I love Vasily Kandinsky’s work! The idea of synesthesia (or hearing colors) is fascinating to me. The Noisy Paintbox by Barb Rosenstock. explains how Kandinsky discovered his gift of synesthesia. The book is full of remarkable illustrations. If for some reason you can’t read the actual book, here is a video of the book being read:
The tension between the ‘correct’ way to create art and the expression of an inner interpretation of something is intriguing to me.
I asked the third grade students to think about times that music has been particularly inspirational to them. We talked about how various artists have used music to kickstart their art.
I shared this video that shows several of Kandinsky’s expressionist paintings and some music. It would be a perfect soundtrack to have students create their own works of art.
We talked about what they noticed about the colors, shapes and the juxtaposition of the objects on the canvas. It was a tough thing for them to think about how ‘sounds’ would be represented in color. We wondered aloud if it would be a blessing or a challenge, or both to have this ‘extra’ sense.
Next we opened the webpage: http://www.escapemotions.com/experiments/flame/
I’m not sure how, but this online demo is free. For our purposes, that’s all we needed or wanted to try. I just wanted the kids to create to music. I considered watercolor, crayon and many other alternatives, but none of them produced as vibrant and unique images like what is able to be made on Flame Painter.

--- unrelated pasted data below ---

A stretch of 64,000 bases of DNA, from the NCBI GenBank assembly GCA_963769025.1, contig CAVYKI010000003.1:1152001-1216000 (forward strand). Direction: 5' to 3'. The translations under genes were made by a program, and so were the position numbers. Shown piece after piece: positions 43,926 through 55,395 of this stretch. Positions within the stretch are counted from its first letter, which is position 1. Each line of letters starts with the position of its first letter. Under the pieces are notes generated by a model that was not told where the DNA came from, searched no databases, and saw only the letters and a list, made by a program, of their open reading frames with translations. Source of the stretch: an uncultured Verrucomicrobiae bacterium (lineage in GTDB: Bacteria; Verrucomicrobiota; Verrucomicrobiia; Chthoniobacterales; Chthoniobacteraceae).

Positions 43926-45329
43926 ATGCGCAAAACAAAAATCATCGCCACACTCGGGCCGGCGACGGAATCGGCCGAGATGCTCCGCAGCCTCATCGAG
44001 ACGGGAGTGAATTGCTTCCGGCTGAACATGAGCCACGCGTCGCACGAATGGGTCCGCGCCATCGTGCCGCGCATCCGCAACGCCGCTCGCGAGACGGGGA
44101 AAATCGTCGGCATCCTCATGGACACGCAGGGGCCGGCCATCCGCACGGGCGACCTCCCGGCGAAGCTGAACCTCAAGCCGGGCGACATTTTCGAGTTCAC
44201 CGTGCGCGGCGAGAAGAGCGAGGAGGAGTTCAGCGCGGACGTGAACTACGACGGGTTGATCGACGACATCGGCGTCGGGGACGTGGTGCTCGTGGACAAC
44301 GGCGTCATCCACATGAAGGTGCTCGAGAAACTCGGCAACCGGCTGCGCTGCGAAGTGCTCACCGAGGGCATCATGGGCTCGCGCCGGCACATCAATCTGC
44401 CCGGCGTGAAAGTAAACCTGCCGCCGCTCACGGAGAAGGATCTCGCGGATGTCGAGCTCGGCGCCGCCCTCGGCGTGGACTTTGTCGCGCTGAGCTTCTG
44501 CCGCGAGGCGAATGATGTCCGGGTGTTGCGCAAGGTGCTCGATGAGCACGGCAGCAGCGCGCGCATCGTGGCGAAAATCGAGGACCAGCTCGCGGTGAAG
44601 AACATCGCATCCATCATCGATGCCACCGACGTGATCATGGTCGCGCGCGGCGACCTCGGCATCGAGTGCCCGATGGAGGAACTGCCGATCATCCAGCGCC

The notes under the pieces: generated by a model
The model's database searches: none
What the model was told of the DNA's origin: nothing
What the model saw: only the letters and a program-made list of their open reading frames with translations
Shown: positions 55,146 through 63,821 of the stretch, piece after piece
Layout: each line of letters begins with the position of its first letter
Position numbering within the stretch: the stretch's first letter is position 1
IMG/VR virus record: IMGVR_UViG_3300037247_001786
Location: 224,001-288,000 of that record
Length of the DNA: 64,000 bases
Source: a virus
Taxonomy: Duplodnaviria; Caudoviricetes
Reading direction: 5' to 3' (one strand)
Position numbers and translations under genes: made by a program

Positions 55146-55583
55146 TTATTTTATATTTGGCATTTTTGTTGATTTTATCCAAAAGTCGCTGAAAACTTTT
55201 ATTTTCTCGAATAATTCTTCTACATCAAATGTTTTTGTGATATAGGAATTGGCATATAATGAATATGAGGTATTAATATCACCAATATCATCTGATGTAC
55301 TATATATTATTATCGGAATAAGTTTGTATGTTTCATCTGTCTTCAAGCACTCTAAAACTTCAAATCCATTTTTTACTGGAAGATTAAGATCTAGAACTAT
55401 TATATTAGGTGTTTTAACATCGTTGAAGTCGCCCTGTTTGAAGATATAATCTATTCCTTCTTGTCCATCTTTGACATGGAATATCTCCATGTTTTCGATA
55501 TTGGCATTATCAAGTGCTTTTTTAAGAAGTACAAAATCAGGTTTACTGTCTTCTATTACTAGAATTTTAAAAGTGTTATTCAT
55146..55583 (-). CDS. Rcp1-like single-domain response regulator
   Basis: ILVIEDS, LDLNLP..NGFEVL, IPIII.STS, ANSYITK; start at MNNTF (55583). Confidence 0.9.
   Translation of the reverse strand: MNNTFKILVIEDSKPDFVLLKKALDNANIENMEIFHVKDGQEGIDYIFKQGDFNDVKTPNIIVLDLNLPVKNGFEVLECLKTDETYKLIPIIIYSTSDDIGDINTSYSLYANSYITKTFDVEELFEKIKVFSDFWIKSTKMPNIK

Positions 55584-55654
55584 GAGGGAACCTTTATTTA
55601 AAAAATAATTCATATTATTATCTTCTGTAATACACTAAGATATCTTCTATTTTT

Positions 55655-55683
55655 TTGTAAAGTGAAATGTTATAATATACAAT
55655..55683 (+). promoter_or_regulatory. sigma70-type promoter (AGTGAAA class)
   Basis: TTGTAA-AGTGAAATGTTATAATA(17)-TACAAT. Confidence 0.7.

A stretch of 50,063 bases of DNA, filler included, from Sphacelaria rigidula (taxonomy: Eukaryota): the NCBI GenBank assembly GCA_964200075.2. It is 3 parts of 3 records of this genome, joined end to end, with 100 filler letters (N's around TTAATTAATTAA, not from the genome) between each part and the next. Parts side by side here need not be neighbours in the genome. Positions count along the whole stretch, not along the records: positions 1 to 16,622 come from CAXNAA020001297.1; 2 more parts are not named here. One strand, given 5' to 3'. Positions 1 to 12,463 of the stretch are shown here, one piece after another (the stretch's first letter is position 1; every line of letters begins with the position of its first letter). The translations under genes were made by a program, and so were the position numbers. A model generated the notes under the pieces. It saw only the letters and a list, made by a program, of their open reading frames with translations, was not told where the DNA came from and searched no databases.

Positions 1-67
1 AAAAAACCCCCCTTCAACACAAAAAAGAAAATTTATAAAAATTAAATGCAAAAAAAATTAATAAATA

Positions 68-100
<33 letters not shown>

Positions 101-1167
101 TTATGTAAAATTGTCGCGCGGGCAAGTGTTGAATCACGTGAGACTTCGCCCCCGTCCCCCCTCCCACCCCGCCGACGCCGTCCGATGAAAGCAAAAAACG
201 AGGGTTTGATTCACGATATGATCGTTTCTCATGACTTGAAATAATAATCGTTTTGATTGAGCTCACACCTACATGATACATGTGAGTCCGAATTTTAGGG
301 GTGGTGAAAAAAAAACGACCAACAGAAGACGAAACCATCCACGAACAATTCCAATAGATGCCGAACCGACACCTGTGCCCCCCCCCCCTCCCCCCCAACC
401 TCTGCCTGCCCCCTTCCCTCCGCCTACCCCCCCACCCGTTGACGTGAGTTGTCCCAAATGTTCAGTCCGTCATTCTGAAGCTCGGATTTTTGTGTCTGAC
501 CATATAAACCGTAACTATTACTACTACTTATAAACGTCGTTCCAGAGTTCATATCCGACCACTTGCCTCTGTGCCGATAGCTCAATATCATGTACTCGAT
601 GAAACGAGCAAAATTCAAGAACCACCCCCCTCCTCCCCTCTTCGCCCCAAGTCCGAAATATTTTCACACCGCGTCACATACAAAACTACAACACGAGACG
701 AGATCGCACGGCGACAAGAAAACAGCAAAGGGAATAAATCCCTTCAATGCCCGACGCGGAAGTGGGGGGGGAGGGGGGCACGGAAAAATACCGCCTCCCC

You create simply by moving the mouse across the palette. When you click the mouse, it adds color. You can tweak the gradient, noise, opacity, color palette, eraser and more with the simple click and drag interface.
I knew my ‘ultimate’ goal of these pieces was to print them huge on our poster printer and hang them from our vaulted ceiling. So, I had the students change the background color to white. It’s a shame actually because the colors ‘pop’ so much more against the black, but would use up all of our ink if we did try to print in black.
Once I felt the kids (in small groups) understood how to use the interface, I cued up some of my favorite music to use to ‘inspire’ them: Mussorgsky: Pictures at an Exhibition.
There are stronger, more emotive parts of the pieces, so listen to it and choose the sections that you think are the most illustrative.
The students made several creations and chose their favorite. I had them name them too. That was an interesting Then the students completed a reflection sheet:
These were the questions that got them thinking:
How did the music make you feel? What emotions did you feel or experience (Write at least three sentences)
Describe the colors and effects you chose and explain why you chose them:
Give three describing words that would help others understand what you learned from this experience.
After the students completed their reflection sheet, they went around and looked at the various creations made by their classmates. We ended the lesson by pulling up the images and talking a bit about what inspired us to create the way we did.
Finally, we chatted about creating this way. We talked about what they liked and disliked. We discussed how using a digital ‘brush’ was the same and different from an actual brush, and how the pixels responded differently than chalk or paint would.
After teaching this lesson, I discovered this phenomenal installation at the Dolby Headquarters.
Lastly, we printed them huge on our poster printer. The finished prints were 2′ by 6′ and are stunningly beautiful!
- Students could also use a variety of materials, such as watercolors, sidewalk chalk or even markers to help explore how the music inspires them. I could imagine doing this out on the blacktop playground in the spring with huge buckets of colored chalky water and ‘brooms’, or on the sidewalk with sidewalk chalk with music blasting out across the area. Here is a link to an awesome lesson with kids painting with spaghetti brooms!